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How leaders can better support staff amid pandemic flow-on effects

By Jack Campbell | |5 minute read

The workforce is still recovering from the effects of the pandemic. The Australian Institute of Health and Welfare noted that mental wellbeing was affected substantially during this time.

This is all the more reason for organisations to do their part to assist employees through these unpredictable times.

“Research into the effects of the pandemic showed that there was a split between the trust and safety in relationship to the organisation and to people managers themselves, and people are still fearful to express the way that they’re feeling. We’re also seeing a lot of resistance and hesitation to reintegration into a physical space, and that’s bringing up social anxiety and really putting flexibility into the limelight,” said mental health advocate and Heart On My Sleeve founder Mitch Wallis.


“Right now, companies that are listening to their employees instead of mandating are getting the best results as a leader. Vulnerability and strength don’t trade off. They have to meet in the middle, and that is called a human two-way relationship.”

Employers may be struggling to find ways to assist staff through this transition back into “normal” life. Mr Wallis said being empathetic and listening is key.

“The biggest way employers can support their staff, first of all, is to listen and just allow the people to feel understood for what they’re going through so that it’s not an ignorant dismissive nature of mandating a way forward,” he said.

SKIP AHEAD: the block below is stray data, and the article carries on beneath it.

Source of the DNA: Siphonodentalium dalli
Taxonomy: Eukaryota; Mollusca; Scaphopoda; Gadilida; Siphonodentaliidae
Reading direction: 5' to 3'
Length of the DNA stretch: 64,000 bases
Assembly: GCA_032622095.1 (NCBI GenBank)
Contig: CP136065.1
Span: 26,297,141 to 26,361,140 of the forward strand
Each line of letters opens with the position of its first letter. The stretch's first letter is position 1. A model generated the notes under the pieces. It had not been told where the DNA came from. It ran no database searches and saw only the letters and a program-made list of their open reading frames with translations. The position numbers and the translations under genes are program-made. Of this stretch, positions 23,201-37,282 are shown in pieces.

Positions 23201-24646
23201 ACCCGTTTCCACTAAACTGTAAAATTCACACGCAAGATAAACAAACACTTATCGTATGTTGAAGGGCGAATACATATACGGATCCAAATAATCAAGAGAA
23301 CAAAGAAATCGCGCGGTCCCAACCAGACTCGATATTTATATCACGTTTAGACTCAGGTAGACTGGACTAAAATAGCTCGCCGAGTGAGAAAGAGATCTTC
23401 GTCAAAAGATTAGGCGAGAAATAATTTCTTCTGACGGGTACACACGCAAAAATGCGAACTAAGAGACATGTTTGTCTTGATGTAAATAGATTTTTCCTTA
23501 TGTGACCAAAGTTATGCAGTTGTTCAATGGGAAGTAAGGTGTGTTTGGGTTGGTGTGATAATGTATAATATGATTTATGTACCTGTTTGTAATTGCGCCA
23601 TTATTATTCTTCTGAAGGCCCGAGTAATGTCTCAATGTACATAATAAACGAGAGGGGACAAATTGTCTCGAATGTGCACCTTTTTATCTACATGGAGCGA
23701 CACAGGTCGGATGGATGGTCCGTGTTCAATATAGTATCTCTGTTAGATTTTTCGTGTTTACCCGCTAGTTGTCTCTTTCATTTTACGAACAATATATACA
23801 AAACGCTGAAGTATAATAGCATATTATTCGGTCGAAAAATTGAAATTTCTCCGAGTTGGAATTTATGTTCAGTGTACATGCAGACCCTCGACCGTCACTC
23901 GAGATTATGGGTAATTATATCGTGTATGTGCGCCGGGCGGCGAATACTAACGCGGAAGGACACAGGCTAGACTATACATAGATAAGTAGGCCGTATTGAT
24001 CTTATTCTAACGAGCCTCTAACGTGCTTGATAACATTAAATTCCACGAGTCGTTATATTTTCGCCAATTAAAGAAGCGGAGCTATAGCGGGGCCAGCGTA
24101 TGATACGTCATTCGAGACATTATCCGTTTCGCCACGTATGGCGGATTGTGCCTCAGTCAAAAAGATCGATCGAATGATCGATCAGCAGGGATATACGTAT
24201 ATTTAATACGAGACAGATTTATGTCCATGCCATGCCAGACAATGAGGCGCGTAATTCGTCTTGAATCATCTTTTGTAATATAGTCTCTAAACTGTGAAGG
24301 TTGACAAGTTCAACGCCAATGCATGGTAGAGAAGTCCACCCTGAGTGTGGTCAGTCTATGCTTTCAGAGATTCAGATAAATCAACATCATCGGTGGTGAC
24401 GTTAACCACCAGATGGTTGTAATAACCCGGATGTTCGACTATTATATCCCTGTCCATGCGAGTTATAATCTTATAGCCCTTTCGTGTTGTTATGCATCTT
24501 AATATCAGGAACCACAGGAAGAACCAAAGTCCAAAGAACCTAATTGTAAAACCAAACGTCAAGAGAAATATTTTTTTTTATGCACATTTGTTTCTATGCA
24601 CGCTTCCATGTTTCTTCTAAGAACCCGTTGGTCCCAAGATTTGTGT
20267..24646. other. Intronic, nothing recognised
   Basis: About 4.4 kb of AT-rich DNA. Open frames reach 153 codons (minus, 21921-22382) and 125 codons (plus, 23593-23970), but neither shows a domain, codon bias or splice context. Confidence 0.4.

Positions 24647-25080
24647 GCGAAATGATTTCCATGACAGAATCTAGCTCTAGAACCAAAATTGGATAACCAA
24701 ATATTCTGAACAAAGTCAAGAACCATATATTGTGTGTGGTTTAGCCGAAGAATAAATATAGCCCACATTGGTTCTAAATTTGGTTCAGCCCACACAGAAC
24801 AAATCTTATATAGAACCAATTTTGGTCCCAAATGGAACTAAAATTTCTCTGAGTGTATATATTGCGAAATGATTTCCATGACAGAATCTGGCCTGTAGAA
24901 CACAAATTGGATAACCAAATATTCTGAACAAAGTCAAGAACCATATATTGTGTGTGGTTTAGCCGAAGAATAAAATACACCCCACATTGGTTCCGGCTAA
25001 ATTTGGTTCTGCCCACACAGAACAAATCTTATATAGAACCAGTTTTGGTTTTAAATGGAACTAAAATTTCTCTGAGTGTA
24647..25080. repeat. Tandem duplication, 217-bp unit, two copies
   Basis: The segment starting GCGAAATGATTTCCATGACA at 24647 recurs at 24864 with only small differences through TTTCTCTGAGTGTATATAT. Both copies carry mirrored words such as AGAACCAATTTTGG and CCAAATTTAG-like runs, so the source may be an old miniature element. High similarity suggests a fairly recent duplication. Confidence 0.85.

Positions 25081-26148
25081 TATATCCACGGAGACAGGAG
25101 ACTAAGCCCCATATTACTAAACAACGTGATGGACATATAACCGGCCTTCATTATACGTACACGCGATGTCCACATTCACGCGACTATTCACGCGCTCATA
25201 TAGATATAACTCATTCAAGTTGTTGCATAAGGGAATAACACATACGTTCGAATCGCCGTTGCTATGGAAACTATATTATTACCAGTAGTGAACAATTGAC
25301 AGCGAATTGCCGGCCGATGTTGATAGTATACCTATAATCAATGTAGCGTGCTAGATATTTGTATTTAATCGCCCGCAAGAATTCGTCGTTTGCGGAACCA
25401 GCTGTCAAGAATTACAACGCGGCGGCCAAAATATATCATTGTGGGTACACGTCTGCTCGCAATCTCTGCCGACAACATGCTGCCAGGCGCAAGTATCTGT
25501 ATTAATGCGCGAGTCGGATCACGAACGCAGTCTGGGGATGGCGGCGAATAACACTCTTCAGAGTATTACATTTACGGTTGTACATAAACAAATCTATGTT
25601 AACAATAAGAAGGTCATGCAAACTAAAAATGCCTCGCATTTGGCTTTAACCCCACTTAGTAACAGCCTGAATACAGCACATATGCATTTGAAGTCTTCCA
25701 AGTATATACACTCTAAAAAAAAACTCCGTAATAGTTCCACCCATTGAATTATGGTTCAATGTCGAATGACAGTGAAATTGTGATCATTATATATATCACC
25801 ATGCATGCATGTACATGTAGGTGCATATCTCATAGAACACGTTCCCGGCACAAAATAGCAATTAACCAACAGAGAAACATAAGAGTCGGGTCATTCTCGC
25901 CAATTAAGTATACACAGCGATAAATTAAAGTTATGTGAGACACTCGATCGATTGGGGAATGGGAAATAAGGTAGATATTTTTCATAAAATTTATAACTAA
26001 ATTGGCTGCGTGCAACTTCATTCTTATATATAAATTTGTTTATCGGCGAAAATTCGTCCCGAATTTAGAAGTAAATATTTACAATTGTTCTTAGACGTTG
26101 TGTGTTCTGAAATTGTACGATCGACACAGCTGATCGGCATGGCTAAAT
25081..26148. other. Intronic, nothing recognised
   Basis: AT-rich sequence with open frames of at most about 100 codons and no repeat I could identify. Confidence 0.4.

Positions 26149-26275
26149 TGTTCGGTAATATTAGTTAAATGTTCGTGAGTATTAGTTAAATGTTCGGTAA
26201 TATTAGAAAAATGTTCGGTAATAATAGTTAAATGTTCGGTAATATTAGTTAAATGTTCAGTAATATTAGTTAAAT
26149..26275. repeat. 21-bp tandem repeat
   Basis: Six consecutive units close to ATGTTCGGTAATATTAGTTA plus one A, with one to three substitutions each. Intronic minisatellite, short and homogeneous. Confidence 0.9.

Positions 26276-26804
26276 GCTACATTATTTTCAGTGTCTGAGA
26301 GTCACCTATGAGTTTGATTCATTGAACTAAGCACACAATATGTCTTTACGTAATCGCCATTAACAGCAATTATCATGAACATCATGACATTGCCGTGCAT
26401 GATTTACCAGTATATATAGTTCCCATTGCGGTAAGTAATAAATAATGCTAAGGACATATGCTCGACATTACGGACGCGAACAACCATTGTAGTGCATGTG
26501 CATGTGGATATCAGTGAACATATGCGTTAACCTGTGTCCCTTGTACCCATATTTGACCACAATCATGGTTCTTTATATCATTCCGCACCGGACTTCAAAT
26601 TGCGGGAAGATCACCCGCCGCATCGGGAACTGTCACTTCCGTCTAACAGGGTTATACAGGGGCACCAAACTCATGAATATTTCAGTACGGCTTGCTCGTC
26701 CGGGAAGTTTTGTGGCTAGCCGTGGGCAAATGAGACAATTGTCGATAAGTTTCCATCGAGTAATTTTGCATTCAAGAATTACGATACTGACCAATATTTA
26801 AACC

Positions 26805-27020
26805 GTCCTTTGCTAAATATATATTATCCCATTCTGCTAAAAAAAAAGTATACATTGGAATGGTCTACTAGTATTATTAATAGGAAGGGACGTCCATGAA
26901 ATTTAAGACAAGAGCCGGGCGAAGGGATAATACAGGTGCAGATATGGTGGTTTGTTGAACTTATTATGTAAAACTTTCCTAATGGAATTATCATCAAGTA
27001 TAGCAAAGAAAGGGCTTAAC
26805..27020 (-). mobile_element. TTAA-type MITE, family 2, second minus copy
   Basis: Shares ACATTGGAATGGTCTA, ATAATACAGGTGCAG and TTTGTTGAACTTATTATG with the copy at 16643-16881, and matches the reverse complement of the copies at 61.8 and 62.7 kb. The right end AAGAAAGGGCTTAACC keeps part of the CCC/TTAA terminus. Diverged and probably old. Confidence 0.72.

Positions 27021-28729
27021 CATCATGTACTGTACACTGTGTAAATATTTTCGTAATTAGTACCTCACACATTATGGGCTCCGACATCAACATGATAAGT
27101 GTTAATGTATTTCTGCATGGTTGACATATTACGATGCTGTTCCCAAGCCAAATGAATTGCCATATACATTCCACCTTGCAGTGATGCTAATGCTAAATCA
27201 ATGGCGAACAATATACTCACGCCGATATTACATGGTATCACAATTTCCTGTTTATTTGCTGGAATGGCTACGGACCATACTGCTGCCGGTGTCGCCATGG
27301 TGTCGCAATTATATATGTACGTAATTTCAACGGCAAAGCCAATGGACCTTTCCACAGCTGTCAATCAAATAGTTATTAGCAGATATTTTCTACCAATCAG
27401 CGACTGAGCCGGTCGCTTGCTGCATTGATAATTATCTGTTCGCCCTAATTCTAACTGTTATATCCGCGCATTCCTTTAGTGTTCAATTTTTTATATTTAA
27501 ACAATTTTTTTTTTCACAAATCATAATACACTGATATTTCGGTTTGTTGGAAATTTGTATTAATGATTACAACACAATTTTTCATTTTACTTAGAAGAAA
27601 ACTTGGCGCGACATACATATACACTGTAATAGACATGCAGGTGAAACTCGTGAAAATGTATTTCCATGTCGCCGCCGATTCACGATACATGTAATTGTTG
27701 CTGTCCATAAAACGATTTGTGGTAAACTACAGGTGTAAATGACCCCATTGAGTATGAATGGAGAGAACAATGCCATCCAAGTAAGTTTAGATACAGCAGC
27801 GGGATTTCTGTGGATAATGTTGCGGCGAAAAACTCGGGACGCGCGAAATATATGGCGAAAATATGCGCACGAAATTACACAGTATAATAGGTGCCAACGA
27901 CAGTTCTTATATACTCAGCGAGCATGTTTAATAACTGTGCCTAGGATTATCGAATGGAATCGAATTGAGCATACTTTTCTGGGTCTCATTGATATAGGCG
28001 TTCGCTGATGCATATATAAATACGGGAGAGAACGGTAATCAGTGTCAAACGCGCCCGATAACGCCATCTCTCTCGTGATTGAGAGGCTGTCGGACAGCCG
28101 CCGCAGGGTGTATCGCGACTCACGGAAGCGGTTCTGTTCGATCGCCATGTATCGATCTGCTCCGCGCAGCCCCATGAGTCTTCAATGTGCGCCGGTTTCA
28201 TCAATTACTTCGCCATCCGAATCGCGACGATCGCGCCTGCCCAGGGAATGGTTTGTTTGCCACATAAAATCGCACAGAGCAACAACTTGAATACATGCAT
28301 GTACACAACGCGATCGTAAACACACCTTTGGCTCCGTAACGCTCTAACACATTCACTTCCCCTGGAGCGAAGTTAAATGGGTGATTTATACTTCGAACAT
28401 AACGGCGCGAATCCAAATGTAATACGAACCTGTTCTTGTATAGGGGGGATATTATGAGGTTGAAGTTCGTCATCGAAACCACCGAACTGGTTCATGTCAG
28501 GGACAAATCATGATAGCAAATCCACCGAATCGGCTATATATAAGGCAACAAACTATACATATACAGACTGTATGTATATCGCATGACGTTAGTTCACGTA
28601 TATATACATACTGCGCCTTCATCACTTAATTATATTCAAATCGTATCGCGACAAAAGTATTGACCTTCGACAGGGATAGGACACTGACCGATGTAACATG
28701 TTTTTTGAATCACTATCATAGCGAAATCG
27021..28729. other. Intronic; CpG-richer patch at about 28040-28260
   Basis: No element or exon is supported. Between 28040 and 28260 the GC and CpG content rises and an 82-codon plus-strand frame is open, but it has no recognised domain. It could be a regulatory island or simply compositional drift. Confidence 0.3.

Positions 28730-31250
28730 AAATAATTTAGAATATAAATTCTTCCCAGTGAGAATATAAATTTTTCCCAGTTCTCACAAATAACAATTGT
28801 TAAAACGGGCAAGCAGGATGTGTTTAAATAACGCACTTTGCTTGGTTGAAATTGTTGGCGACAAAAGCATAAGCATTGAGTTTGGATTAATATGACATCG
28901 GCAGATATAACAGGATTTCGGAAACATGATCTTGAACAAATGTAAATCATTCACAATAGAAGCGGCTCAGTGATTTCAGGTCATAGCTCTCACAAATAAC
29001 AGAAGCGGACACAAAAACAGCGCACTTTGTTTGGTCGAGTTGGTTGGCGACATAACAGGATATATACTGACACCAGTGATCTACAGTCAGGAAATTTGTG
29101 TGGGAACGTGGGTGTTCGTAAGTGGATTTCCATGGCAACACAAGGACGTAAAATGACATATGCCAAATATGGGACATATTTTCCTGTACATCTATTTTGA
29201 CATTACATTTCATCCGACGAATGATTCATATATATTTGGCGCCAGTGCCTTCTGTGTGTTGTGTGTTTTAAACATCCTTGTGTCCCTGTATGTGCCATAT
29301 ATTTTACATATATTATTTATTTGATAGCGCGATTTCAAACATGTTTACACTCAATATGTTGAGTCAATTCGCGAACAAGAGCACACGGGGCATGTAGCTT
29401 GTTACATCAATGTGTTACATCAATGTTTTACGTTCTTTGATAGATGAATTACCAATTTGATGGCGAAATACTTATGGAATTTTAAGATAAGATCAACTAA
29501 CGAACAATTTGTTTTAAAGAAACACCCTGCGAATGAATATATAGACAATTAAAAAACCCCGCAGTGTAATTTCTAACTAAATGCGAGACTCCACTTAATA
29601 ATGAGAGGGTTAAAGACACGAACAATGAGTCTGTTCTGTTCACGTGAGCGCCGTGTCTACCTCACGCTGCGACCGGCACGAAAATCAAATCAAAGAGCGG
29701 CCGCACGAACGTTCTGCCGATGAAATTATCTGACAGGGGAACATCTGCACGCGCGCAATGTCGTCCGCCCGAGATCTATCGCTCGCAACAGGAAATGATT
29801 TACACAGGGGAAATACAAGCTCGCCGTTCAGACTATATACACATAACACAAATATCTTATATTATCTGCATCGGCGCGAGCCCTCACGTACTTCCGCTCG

Simply taking the time to connect with employees and hear their concerns can be enough to assist them.

Mr Wallis continued: “Have regular check-ins that are outside of work and performance reviews where you say, ‘How are you between one and 10?’ And give them the opportunity to take up that invite. Now, people might not want to open up. That’s okay. What’s more important than the conversation actually occurring is the opportunity for it to occur in the first place.”

Leading by example is as important as ever, as many are coming back to work confused as the way we work has shifted.

“Leaders that can role model what it’s like to have good mental health practices, to be regularly talking about it, to be walking the walk. That’s the difference between mental health being a value or something that we signpost to during tough times, and actually people believing that they work in a psychologically safe environment and that they too can utilise the services on offer and will follow suit,” added Mr Wallis.

Notes from the editor: If you’re currently experiencing any of the sensitive issues we’ve discussed in this podcast and would like to reach out for help, you may wish to contact Lifeline: http://www.lifeline.org.au/.

To learn more about Heart On My Sleeve, click here.

The transcript of this podcast episode, when quoted above, was slightly edited for publishing purposes. The full audio conversation with Mitch Wallis on 3 March is below, and the original podcast article can be found here.


Jack Campbell

Jack Campbell

Jack is the editor at HR Leader.